Teaching Basketball Players Proper Shooting Technique
Shooting a Basketball
Basketball is one of the greatest games in the world, but what everyone really loves to see is on the court is players hitting unbelievable shots. Shooting is as much an art form as anything else in life. It can be as beautiful as any painting in a museum, and can sound so good it can rival any song that has ever been composed. This hub is going to help you learn the basics of shooting as basketball as they were taught to me. These techniques can be used at any level and are guaranteed if practiced correctly, will increase any players shooting percentage and ability to score.
Keeping it Simple
The best way to improve any players game is to not over coach. You need to keep it as simple as possible. The way I teach and demonstrate shooting form is by using the acronym, "BEEF." I have used this same teaching technique with elementary and middle school players at our summer camps, as well as high school players who have terrible form. Below, I will break down and explain what each of the letters stands for.
"B" = Balance
The "B" in "BEEF" stands for balance. Balance is were everything can either go right or everything can go wrong with your shot. For elementary and beginners, we start with just stationary shooting (shooting without moving). We again are emphasizing good balance, and what we want to do is have each player stand with their feet should width apart. If they are right handed, we want their right foot slightly in front of the left. If they are left handed, we want their left foot slightly in front of the right foot. This will give the player a good solid center of gravity. Next, you want to make sure that the players toes are pointing in the direction of basket. Once the player has line everything up, have them bend their knees slightly to allow them to put up and get the power for their shot from their legs. All players should work on their shooting form stationary, and once it becomes comfortable they can begin trying it off the dribble. Just remember the following when practicing balance:
- feet shoulder width apart
- one foot slighting in front of the other (depending on your dominate hand)
- point your toes at the basket
- bend your knees slightly
"E" = Eyes on Target
The first "E" in "BEEF" is to keep your eyes on the target. I can't tell you how many times, I see players miss lay up after layup. The reason why it happens is because they are so afraid of getting blocked that they are looking around for where everyone is instead of focusing on the basketball goal. For elementary and beginning shooters, we again like for them to practice eyes on the target stationary. When they are shooting we try to make them understand to focus only on the target or rim. We want to emphasis to all our players to not follow the flight of the ball with your eyes, simply keep your eyes focused on the target. We like to refer to it as, "Target Focus." Keeping your eyes on the target and not looking to see where other players are, or the flight of the ball is key in developing your shooting form.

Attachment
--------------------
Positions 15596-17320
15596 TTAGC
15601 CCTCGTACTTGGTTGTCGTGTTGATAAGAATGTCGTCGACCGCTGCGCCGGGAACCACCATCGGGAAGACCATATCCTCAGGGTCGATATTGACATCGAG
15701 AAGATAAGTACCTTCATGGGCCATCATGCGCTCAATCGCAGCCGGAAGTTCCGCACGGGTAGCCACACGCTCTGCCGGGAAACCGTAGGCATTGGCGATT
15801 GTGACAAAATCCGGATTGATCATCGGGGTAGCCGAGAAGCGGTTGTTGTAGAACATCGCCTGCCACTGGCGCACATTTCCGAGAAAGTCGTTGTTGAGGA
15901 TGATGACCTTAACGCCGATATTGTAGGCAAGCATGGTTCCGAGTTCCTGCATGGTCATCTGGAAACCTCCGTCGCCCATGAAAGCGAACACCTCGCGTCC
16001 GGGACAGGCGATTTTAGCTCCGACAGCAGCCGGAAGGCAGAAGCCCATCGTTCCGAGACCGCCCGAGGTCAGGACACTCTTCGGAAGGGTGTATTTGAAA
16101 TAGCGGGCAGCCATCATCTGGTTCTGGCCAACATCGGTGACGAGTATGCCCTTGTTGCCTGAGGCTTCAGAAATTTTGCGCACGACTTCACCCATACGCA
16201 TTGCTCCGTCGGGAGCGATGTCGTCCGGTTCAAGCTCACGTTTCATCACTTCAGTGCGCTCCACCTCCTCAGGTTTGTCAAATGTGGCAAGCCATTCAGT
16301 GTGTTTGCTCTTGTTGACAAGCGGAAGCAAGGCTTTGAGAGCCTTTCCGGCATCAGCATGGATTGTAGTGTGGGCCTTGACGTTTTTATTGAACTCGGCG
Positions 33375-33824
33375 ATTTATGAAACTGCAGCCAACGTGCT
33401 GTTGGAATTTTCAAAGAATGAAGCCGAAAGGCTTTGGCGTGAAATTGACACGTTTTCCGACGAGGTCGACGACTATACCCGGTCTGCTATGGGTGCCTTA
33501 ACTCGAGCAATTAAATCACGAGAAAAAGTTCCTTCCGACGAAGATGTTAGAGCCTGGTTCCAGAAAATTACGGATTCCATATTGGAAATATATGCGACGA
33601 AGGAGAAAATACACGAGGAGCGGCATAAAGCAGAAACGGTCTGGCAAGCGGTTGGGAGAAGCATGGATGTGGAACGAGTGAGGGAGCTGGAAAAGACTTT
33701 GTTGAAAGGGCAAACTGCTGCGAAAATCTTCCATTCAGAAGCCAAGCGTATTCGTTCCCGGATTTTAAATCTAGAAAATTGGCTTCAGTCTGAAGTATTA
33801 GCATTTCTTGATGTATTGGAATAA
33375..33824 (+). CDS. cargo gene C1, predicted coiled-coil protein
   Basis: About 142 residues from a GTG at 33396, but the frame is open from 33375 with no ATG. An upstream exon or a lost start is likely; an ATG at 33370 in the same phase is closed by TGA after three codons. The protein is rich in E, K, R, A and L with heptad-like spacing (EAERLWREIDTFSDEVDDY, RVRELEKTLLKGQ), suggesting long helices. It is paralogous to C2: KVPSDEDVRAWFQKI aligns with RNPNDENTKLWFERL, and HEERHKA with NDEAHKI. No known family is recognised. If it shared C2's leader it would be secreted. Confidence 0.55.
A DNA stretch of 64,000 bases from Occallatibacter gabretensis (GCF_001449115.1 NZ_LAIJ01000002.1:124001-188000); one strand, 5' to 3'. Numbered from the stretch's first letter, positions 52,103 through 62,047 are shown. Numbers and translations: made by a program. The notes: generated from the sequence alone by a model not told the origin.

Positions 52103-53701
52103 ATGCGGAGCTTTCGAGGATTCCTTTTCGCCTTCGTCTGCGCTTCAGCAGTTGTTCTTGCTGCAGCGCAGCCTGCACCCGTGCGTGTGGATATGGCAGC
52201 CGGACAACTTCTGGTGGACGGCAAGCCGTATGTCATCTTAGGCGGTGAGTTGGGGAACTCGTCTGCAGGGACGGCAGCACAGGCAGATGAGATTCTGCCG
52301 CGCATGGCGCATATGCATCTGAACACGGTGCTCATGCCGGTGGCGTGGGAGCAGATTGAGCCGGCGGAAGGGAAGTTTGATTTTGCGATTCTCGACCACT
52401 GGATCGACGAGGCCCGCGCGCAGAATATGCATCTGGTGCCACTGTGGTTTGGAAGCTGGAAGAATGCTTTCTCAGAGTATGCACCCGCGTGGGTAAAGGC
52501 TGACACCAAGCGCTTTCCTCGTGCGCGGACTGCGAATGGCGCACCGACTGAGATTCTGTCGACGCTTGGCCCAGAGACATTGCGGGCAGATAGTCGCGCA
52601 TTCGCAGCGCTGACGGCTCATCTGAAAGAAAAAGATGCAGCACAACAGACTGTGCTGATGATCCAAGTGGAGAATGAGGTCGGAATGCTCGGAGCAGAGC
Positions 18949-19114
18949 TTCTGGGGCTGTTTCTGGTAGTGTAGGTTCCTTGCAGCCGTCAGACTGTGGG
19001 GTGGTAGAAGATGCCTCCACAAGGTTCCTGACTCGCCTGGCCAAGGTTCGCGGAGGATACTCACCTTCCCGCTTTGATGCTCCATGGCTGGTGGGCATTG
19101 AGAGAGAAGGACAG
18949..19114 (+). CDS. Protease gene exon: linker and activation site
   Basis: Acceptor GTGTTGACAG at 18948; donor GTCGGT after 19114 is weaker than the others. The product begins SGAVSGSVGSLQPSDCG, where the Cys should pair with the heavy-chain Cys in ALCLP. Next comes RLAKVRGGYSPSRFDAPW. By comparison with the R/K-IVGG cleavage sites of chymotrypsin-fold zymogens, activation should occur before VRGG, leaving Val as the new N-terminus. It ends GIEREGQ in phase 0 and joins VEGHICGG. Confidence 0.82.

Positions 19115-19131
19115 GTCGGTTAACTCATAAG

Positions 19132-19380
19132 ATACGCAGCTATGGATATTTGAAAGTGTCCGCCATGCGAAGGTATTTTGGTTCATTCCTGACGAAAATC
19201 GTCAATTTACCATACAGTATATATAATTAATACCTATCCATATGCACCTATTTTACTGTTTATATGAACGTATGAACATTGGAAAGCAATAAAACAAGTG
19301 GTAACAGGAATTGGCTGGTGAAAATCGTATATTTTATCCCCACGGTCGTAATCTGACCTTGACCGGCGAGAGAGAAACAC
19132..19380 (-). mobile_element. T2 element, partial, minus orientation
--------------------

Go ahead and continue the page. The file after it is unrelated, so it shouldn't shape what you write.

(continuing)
- focus on target
- do not watch the flight of the ball focus on target
- do not look for where the other players are focus on the rim
"E" = Elbow In
The second "E" in "Beef" stands for elbow in. One of the biggest problems we see with our middle school ball players in that when they shoot their elbow is all over the place. Several people just love flaring that thing way out there, and it throws everything off when they shoot. It is vital to your shooting form that you have your elbow in and comfortably under the ball. When we have players that really struggle to keep their elbow in, a lot of times during stationary shooting drills we will make them shoot one handed. This will force them to keep their elbow in, or they will not be able to shoot. When a player keeps their elbow in, it stops them from throwing the ball and allows them to shoot the ball.
- elbow in
- comfortably under the ball
- don't throw the ball shoot it
"F" = Follow Through
The last part of our teaching technique is the "F" in "BEEF" stands for follow through. Doing this will help to ensure that after you shoot the ball has great rotation on it. This will help you get a great shooters touch. When we say follow through, we want each player to at the end of their shoot flip their wrist and point their fingers directly at the rim. We also like our players to hold, "finish high." This means that if you look down your hand it will be held right above the top of the square on the back board. . We emphasize to our players that they should hold their follow through until the ball comes in contact with the rim.
- flip your wrist
- point fingers at the rim
- finish high
- hold follow through until ball hits rim
Practice, Practice, Practice
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